In between our days in Hanoi, we took an overnight trip to Ha Long Bay. The tour consisted of a 3 hour bus ride to Ha Long city’s port then we got on the boat and after a short ride were in the middle of a natural wonder. Ha Long Bay is a grouping of over 3000 natural limestone islands (or islets), rising majestically from the waters of Gulf of Tonkin. This place is a huge tourist destination, and a Unesco World Heritage site. The limestone in this bay has gone through 500 million years of formation in different conditions and environments.
But despite swarms of tourists, the boat tours here are so calm and peaceful (for now). Our big wooden boat glided gently to the central “area” while we ate delicious lunch (fish, fish, and more fish, with yummy local wine) admired views, and then later docked to take a cave tour.
Here I am, sitting in the boat’s dining room, with Kurt’s friends, Andrew and Stephen. They’re the reason we went on this trip, months ago they sent us the email with an itinerary and we couldn’t resist!
And this is my cozy boat room. I didn’t know what to expect when we were told of sleeping on a boat (and part of me didn’t mind dozing off in a sleeping bag under the stars) – but this was a pleasant surprise!
And this is the boat’s upper deck, which seemed like the most relaxing place in the world.
The cave tour at first seemed moderately interesting. The first room of the cave was medium sized and… pretty. But then we walked into the 2nd room and were amazed by the sheer size of this underground wonder. This cave was the size of a football field. It was illuminated by colored electric lights, and even though we walked on a paved path (I prefer unpaved hiking!!), the underground views were enjoyed by all.
Outside of the cave, the “boat vendors” try to get your attention. These ladies must have super strong arms – their boats are not motorized and they spend their days chasing tourists on water!
After the cave, we were taken to a “water village” for my favorite part – kayaking!!!! The water village is a settlement of houses (and boats) right here in the middle of Ha Long Bay. Its residents make money by selling fish and providing service to tourists (primarily, kayak / canoe rentals, food supplies and, I guess banking). Our guide, Tong, told us that they hardly ever step on land. Generations after generations of these villagers have made their home on water.
Kayaking was beyond spectacular. My husband is not happy about this one as he is an avid kayaker, but due to work has missed this part of the trip. And of course, if didn’t help that later I would taunt him with Ha Long Bay photos. So, my kayaking partner was Andrew. We rode off into the pink sunset between the majestic limestone towers. I could spend days doing this.
And after kayaking, out guide announced that “we will now go swimming!” . So they departed the village and anchored the boat in a different area, apparently designated for swimming. The only problem is, by now it was a pitch-black night. At first we wall hesitated – after all, we could barely see the water and all of its possible Asian creatures. But one by one, we jumped in the dark sea. It was very salty and very refreshing. I do love night swimming.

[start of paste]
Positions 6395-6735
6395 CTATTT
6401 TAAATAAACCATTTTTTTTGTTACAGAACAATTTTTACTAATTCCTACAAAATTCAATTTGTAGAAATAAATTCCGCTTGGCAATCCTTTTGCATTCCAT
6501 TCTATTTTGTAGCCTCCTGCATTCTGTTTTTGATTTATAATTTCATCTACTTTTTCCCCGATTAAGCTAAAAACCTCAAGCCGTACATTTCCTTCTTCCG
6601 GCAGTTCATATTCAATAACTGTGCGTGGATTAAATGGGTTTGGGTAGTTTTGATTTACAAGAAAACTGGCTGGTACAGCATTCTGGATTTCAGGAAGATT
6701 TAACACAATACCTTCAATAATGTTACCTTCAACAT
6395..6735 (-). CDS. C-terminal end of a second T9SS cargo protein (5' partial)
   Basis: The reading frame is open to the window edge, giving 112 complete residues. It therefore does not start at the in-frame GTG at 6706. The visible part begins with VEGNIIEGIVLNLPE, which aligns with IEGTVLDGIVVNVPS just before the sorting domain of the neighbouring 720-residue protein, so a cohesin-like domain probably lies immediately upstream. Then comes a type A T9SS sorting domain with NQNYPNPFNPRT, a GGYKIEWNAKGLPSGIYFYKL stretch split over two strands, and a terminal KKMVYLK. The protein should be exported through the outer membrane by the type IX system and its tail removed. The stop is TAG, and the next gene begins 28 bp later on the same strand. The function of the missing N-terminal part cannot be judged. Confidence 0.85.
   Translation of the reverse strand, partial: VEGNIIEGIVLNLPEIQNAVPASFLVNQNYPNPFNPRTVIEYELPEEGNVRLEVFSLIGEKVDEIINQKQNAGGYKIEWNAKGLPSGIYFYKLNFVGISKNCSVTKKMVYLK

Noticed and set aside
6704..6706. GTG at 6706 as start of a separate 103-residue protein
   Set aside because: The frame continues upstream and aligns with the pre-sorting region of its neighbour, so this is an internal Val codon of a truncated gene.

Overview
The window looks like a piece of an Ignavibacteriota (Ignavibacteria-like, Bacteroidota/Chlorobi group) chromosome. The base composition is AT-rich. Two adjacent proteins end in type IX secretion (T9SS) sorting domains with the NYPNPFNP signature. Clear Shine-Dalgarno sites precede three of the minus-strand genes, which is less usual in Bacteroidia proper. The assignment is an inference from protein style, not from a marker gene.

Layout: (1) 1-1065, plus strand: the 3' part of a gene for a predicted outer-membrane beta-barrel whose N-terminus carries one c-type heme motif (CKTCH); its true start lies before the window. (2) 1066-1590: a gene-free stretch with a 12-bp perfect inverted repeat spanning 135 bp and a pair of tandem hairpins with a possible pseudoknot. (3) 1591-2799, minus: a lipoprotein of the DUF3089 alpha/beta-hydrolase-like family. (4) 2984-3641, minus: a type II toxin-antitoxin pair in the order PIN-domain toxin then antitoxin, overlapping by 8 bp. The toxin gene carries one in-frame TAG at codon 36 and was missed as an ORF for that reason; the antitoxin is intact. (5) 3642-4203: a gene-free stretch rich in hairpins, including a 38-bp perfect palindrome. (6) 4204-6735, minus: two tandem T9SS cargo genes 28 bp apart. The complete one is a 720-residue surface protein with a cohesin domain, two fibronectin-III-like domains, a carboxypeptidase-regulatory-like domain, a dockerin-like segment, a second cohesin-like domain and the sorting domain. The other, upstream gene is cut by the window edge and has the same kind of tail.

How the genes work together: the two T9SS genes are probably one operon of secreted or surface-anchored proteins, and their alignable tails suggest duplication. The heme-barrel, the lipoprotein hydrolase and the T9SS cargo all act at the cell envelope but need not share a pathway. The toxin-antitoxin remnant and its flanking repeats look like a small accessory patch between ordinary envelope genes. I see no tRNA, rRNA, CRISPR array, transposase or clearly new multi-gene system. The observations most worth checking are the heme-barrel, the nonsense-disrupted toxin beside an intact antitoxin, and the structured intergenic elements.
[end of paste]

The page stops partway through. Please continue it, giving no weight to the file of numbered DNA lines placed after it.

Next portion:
After dinner, all hung out on the upper deck, drank beer, and I chatted away, looking at the starts, with tourists from Europe and New Zealand. Back in my Boat room, falling asleep was very easy, as we rocked gently on the calm waters of Ha Long Bay.
Waking up in this beauty was serene. Breakfast time was 7 am. This is why I LOVE jet lag. I can never, ever wake up at 6 on my own. But here in Vietnam it was a piece of cake. After breakfast, we went back to the “swimming area” for some daytime swimming.
This time, since I could actually see the water, I got more courageous and started jumping off various parts of the boat, climbing up and finding higher and higher points for “take off.” Neither our guide nor the boat crew stopped me (what liability? I love it). Later in the shower, I found an unexpected present. Turns out during one of my jumps on the way back up, I caught a small fish with my swimsuit pants. And I DID take it to the kitchen and asked them to cook it. For some reason my request was not granted… could it be the size?….
One of my travel mates, Lydia, and I, managed to talk our guide into allowing us to go kayaking again. Since the 2nd kayaking event was not included in our tour, we had to pay a rental charge… about $3. And we were granted this amazing experience again, making our way in the water between limestone… oh, the memories….
And thus our Ha Long Bay experience came to an end. The boat took an hour to make its way back to the port. Our guide, who spoke very good English, told us stories of life in Vietnam. We ate lunch in Ha Long city – which is so much calmer, by the way, than Hanoi. And what was served for lunch? More delicious fish, of course. You better be a seafood eater if you come to Ha Long Bay. And then we took the 3 hour trip through countryside back to Hanoi.
Just a note about this photo, below. This is the same exact location pictured in a photo here, that I randomly found on Google months ago, when looking for striking images of Vietnam. It is funny how distant and dreamy it seemed then. And before I knew it, Ha Long Bay became another familiar place on the globe.